Company History

Mr. Robert Metchick, an ex-Navy pilot, started in 1964 with the idea of producing toy airliners that were durable, attractive and authentic enough to be used as desk models. While Tekno had produced a line of propeller airliners and the French Caravelle, there were no quality metal models of newer jetliners on the market. According to its Certificate of Incorporation, the original Aero Mini Company’s intent was to invent, create, manufacture, patent and distribute all-metal toys, including authentically detailed miniature replicas of commercial and military aircraft. Precision die cast to within 5000th of an inch, these exact scale models were to feature retractable landing gear, ventral passenger stairways that raise and lower, clear plastic canopies and meticulously duplicated airline and military identifications.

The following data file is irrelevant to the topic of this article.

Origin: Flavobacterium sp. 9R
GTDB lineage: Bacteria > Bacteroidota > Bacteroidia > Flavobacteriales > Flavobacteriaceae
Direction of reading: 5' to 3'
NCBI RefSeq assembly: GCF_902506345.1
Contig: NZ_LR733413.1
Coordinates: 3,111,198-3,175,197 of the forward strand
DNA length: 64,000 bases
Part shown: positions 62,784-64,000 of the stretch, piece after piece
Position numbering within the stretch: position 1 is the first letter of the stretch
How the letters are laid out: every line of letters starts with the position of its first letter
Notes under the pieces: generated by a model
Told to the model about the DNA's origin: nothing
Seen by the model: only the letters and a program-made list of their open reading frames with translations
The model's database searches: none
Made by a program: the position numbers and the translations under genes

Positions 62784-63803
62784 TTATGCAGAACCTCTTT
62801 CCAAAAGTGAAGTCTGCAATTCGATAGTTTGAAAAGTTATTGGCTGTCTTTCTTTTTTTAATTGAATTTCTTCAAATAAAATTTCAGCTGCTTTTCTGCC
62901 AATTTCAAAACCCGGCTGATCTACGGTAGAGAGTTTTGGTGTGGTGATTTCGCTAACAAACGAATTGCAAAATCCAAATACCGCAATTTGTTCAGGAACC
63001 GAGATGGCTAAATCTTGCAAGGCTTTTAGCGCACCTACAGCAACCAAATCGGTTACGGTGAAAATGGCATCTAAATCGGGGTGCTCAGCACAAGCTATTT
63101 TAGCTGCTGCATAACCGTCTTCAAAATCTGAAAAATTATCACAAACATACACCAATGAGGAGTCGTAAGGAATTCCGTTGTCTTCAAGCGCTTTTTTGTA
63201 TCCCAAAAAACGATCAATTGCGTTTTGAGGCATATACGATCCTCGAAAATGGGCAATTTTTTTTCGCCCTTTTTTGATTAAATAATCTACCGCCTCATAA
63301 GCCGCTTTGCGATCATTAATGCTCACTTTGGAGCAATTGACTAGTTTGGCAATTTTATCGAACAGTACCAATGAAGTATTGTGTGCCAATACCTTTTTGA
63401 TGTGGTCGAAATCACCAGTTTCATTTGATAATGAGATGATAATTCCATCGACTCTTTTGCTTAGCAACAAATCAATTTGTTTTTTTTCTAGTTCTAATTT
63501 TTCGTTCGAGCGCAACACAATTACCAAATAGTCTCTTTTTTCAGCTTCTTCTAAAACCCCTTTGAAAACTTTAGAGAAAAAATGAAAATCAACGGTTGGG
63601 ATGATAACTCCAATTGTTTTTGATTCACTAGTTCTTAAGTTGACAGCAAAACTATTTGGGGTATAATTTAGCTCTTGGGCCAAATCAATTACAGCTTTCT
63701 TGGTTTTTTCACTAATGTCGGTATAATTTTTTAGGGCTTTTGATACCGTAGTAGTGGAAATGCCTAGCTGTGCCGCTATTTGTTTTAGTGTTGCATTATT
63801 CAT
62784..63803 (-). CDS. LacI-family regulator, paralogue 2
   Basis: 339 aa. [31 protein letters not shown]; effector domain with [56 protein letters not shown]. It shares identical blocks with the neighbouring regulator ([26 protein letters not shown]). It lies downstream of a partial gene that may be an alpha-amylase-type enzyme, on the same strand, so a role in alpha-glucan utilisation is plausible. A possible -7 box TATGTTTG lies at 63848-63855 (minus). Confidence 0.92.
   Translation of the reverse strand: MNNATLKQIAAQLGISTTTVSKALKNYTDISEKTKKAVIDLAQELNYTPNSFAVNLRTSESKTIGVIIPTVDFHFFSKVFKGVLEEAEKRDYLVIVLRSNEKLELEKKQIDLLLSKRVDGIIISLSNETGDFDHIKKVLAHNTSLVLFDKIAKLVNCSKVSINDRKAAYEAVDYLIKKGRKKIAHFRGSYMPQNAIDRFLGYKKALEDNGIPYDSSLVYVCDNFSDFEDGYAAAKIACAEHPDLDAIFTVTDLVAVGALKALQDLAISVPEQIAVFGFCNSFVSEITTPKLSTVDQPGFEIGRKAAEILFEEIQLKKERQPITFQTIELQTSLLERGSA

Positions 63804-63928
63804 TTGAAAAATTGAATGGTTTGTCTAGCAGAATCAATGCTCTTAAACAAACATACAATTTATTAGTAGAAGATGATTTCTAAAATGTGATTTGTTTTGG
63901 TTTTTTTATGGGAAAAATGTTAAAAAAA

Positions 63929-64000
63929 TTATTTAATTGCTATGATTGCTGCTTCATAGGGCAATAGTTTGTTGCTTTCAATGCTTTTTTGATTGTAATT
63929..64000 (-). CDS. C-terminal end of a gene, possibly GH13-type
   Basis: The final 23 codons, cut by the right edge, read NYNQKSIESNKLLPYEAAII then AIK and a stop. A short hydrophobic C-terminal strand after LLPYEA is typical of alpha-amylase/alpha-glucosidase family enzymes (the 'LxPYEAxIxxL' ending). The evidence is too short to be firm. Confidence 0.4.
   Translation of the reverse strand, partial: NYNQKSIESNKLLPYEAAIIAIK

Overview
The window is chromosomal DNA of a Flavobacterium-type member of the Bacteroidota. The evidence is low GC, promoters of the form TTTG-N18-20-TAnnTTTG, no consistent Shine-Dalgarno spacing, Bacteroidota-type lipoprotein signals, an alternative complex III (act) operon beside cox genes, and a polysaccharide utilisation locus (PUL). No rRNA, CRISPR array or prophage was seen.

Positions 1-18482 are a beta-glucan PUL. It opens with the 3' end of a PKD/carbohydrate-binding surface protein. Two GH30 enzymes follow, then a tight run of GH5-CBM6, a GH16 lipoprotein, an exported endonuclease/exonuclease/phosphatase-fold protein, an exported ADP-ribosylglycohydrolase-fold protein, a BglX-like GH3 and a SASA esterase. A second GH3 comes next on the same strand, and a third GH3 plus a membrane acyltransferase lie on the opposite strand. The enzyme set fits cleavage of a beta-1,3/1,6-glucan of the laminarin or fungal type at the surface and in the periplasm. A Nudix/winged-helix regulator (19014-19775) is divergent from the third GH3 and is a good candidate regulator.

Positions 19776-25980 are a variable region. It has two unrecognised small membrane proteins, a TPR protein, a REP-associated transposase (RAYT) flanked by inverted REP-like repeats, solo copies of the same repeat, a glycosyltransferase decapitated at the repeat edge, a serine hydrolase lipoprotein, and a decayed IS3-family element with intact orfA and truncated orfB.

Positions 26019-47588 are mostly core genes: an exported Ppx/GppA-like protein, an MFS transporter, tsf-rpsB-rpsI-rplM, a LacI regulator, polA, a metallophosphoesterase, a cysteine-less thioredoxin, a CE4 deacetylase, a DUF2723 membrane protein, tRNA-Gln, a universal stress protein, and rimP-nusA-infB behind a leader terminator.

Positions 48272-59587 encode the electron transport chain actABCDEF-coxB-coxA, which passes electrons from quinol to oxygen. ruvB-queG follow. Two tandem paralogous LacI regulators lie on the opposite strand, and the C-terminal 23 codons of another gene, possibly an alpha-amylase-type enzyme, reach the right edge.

The decision to cast in zinc was based on economics and the ability of this metal to support crushing of the spring and wing attachment posts required for assembly. Cost and quality considerations led to the decision to manufacture Aero Mini models in Japan.

Original Packaging

Original Packaging

The first model brought to market was the Pan Am Boeing 707, released in 1967. The TWA version followed shortly thereafter and tooling soon began on the Boeing 727-100 which went on sale in 1969 along with the DC-9 Series 10. In 1970 the Boeing 747-100 was released in Pan Am and TWA colors. In 1971, the Boeing 737-200 in United colors joined the lineup. The BOAC VC-10 followed in 1972 and the DC-8 was introduced in 1974. The military F-4s, F-104s and WWII Zeros (which were produced at the request of the Company’s Japanese sub-contractors) were released in 1972 and 1973.  While featured in sales literature, dies were never cut for the DC-10 or the L-1011.